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Using Service-Learning to Build Social Capital for Civic and Political Engagement– A UK Case Study

Civil Society
Comparative Perspective
Alasdair Blair
De Montfort University
Alasdair Blair
De Montfort University
Mark Charlton
De Montfort University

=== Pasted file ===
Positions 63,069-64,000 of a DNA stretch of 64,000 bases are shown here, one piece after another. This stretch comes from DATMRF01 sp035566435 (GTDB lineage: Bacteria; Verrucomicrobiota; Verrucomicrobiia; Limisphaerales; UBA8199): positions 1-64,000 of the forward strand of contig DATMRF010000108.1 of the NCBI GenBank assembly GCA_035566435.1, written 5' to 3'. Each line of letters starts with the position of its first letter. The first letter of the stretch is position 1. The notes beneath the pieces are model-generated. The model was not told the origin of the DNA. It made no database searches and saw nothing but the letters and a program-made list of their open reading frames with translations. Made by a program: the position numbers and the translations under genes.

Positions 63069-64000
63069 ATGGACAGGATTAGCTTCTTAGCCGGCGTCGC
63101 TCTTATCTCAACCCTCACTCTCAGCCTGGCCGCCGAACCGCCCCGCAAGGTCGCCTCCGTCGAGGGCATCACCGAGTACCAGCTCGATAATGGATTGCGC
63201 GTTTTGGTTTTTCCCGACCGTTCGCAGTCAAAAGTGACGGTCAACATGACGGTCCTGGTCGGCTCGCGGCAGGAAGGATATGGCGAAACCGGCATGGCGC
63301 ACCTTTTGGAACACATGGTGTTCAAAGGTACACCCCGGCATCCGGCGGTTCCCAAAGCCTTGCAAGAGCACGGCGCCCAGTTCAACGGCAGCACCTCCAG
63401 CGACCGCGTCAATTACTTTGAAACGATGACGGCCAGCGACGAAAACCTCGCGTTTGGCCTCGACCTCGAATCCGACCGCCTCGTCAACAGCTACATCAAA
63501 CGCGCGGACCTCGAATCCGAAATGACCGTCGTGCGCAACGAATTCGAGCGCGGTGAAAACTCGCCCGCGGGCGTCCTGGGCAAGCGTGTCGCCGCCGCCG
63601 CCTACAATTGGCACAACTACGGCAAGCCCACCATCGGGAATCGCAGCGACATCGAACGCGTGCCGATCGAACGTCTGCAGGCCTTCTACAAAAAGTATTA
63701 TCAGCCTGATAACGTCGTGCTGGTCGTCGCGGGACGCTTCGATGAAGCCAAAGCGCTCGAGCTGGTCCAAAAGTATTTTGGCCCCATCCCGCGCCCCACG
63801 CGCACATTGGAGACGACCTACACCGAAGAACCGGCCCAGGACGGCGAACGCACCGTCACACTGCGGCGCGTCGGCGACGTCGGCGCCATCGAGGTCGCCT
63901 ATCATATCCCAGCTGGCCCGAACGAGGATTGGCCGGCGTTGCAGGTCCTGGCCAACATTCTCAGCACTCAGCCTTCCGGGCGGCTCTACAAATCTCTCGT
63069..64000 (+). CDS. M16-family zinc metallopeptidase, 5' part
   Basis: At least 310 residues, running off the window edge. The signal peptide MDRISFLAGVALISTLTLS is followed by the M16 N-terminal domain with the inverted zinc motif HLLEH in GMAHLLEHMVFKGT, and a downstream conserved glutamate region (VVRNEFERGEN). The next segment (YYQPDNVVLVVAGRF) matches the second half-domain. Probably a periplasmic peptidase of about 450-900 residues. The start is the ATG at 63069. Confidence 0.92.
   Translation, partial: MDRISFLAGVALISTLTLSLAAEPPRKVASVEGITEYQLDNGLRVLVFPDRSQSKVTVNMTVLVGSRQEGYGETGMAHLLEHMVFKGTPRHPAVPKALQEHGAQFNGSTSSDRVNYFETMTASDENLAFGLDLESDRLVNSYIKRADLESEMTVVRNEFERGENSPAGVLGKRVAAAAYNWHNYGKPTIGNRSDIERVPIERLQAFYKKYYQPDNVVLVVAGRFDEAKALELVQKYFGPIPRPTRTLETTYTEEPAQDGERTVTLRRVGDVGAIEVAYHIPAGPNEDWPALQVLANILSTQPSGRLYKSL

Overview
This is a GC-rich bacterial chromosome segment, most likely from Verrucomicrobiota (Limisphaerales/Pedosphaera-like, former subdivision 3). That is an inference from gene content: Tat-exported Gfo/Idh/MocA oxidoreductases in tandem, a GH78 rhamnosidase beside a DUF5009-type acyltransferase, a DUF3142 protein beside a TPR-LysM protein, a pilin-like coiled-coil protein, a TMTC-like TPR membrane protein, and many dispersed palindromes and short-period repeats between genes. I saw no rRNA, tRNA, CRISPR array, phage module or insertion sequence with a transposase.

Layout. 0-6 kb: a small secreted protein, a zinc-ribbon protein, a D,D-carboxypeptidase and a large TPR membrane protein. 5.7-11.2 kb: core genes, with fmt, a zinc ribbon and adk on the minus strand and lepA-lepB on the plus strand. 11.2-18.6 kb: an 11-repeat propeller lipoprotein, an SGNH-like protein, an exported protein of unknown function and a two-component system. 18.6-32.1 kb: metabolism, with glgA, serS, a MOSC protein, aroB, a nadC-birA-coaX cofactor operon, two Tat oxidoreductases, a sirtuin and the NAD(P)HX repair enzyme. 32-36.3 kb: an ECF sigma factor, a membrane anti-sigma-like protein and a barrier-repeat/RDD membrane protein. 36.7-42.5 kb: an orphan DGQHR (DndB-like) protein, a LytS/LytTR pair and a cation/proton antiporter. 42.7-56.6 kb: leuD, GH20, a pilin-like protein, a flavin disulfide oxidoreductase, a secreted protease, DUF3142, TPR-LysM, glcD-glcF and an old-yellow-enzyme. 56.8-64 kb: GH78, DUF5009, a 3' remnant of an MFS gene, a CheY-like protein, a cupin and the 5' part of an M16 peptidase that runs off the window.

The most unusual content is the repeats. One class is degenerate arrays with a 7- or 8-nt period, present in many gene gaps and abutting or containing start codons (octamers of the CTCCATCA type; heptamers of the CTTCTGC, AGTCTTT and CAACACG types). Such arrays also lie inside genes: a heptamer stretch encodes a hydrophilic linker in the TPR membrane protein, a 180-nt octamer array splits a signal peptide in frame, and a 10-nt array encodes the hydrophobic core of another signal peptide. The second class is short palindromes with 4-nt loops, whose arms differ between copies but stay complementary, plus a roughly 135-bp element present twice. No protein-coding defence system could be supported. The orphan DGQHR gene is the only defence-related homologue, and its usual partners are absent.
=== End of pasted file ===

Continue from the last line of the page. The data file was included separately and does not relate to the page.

Questions have been raised by political scholars in recent years over ways to engage young people in civic and political issues in light of a growing intergenerational divide between voters. Many theorists have linked the activity of volunteering and building civic participation amongst young people by identifying distinct connections between participants and their likelihood to make further positive contributions to public life and civic engagement. While there is much evidence to suggest general volunteering can build social capital, few studies have considered the university’s role in building good citizenship – despite the responsibility of creating good citizens being considered one of the public goods of higher education. At De Montfort University, Leicester, United Kingdom, an innovative outreach programme, known as DMU Square Mile, has been developed over several years which gives hundred of young people volunteering or service-learning opportunities, typically linked to their courses. The volunteering is done in collaboration with the local authority and other partners, seeking to address some of the diverse challenges currently facing the city of Leicester. This paper seeks to identify what impact of a focused university programme of service-learning and volunteering has on young people’s attitudes to civic and political issues. It will consider changes in attitudes to voting, likelihood of future civic participation or social activism as well as personal learning outcomes and skills development. The findings will demonstrate whether a focused university approach to service-learning can aid higher education’s commitment to create the good citizens of the future who are engaged in political issues, locally and nationally.
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